This week's book giveaway is in the OO, Patterns, UML and Refactoring forum. We're giving away four copies of Refactoring for Software Design Smells: Managing Technical Debt and have Girish Suryanarayana, Ganesh Samarthyam & Tushar Sharma on-line! See this thread for details.
I agree, the proposed solution is the opposite of what you want. The problem is actually with the database itself. Some databases can be configured to perform case insensitive matching or not, and you need to check the database settings for this. I don't recall whether or not this configured on a table/field level granularity, you'd have to consult your database software.
One alternate solution is to perform the query than perform the case sensitive matching yourself using String.equals() with the returned data although this has some other minor drawbacks such as transmitting the password back to the user (security).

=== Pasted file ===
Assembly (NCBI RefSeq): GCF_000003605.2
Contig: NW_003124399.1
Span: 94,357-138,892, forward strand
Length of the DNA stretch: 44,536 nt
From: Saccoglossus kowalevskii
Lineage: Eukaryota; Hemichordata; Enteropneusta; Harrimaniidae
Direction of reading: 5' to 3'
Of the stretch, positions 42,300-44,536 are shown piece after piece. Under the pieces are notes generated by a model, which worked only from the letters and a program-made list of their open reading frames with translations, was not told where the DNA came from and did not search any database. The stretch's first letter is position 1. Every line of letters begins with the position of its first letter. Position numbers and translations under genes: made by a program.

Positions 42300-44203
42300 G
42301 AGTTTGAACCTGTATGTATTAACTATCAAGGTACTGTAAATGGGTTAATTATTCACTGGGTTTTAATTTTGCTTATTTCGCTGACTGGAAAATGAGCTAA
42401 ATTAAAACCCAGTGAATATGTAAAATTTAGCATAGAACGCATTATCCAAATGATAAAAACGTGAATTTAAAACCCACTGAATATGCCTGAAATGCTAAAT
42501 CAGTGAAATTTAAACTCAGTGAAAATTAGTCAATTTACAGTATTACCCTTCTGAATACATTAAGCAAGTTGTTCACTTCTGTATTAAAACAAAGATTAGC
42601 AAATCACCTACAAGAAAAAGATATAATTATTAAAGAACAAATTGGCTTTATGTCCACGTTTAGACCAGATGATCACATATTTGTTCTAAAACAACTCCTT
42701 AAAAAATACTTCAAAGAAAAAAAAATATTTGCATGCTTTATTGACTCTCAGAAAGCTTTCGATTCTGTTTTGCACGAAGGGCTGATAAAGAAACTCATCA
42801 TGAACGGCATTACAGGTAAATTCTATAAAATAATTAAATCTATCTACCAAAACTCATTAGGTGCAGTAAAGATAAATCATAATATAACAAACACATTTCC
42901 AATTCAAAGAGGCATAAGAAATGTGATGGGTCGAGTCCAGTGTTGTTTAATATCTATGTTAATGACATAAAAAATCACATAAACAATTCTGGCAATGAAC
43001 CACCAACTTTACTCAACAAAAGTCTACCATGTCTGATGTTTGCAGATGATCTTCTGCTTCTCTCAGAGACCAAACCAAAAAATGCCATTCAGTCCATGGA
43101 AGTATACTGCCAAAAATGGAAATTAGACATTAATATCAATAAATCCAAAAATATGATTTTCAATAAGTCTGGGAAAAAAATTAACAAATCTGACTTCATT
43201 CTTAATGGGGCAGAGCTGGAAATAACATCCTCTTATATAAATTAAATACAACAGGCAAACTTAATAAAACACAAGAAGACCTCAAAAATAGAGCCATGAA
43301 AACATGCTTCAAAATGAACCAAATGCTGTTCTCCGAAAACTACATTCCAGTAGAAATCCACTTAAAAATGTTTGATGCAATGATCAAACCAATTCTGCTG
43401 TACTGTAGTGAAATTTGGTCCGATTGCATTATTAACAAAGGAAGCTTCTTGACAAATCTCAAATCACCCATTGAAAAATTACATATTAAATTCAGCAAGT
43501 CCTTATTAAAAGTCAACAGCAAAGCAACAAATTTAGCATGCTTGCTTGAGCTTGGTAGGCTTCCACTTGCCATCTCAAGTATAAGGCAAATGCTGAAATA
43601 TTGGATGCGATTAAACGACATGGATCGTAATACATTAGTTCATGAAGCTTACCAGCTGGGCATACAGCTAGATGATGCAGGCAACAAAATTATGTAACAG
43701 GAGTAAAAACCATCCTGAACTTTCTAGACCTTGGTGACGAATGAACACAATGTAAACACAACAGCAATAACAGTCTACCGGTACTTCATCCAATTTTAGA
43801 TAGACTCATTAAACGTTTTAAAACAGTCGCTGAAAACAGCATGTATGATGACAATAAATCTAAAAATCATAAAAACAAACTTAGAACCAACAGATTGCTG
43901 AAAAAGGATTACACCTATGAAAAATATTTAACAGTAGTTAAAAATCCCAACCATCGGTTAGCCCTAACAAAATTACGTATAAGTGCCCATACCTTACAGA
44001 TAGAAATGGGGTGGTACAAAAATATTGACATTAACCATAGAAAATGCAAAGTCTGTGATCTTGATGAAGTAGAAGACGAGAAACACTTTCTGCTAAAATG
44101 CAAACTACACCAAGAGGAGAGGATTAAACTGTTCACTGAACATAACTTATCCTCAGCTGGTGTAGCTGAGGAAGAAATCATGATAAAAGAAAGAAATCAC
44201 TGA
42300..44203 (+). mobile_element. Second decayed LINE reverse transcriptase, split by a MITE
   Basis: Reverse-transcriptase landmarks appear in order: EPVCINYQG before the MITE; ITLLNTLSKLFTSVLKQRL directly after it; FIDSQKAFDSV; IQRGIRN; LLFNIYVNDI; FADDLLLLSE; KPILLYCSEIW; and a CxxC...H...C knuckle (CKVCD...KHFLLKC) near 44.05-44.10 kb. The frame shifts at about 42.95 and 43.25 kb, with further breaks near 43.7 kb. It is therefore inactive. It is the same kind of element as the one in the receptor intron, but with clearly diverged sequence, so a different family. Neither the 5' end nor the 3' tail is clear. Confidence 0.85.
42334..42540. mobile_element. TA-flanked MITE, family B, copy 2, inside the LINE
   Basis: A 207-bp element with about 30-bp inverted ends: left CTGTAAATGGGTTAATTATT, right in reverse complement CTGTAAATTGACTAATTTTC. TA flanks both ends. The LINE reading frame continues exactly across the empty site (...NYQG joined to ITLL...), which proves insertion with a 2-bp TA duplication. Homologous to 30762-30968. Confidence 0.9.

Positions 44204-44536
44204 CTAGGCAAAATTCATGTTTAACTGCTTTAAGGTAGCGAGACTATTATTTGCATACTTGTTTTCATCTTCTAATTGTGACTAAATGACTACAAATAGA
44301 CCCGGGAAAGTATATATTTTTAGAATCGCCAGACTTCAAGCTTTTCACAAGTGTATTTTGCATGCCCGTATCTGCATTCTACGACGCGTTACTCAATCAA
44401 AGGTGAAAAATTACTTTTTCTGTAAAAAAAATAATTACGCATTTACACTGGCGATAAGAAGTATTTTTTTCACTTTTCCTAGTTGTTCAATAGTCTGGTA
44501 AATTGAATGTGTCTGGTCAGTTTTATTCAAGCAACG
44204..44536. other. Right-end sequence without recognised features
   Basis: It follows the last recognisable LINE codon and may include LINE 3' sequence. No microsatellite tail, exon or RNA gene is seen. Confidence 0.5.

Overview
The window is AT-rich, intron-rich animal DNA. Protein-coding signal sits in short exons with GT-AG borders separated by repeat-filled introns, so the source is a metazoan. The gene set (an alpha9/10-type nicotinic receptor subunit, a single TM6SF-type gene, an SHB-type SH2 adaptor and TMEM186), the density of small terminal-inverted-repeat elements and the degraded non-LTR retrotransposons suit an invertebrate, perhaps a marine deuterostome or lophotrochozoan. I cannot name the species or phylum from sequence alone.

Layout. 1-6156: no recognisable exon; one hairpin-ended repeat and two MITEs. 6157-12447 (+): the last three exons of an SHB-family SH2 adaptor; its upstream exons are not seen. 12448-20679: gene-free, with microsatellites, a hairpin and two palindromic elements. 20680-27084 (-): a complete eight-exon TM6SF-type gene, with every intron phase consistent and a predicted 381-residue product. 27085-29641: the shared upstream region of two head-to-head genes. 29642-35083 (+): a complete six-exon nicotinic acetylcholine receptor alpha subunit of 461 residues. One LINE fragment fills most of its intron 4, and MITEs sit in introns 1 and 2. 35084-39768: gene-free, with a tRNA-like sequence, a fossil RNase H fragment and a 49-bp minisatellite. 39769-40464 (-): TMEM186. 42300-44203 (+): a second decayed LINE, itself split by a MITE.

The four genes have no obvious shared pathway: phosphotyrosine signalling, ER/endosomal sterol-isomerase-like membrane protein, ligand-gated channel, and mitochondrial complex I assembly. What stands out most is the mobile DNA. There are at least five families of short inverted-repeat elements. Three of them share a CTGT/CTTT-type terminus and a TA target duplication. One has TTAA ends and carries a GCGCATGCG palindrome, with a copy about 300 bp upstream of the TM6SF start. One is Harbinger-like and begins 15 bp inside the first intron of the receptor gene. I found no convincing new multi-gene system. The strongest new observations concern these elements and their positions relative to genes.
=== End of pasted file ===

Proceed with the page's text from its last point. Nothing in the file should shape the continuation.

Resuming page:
I dont think which ever Database it is, you will never get case insensitive results, you will get what you queried for ( that is the minimum contract of a query).
an execute() call returning true does not mean that it has returned some case insensitive results, this means that the query was executed successfully. return instead of what you are doing now, or use executeQuery() and then ResultSet's method to see if there were really any records in the result set. correct me if I am wrong.
I would suggest, use a Query to select count * From ... if it is not too expensive on the applicaiton process. [ October 25, 2005: Message edited by: RajaniKanth Bhargava ]
but this would make my query case insensitive... I don't think that is advisable when querying password fields right? I need it to be case sensitive like...
HELLO is not the same as hello...
Woops! Miss-read your post. Sorry. Scott Selikoff is right - you'll need to configure your database to be case sensitive. If that's not an option, you'll have to check that results in you applcaition after they are returned.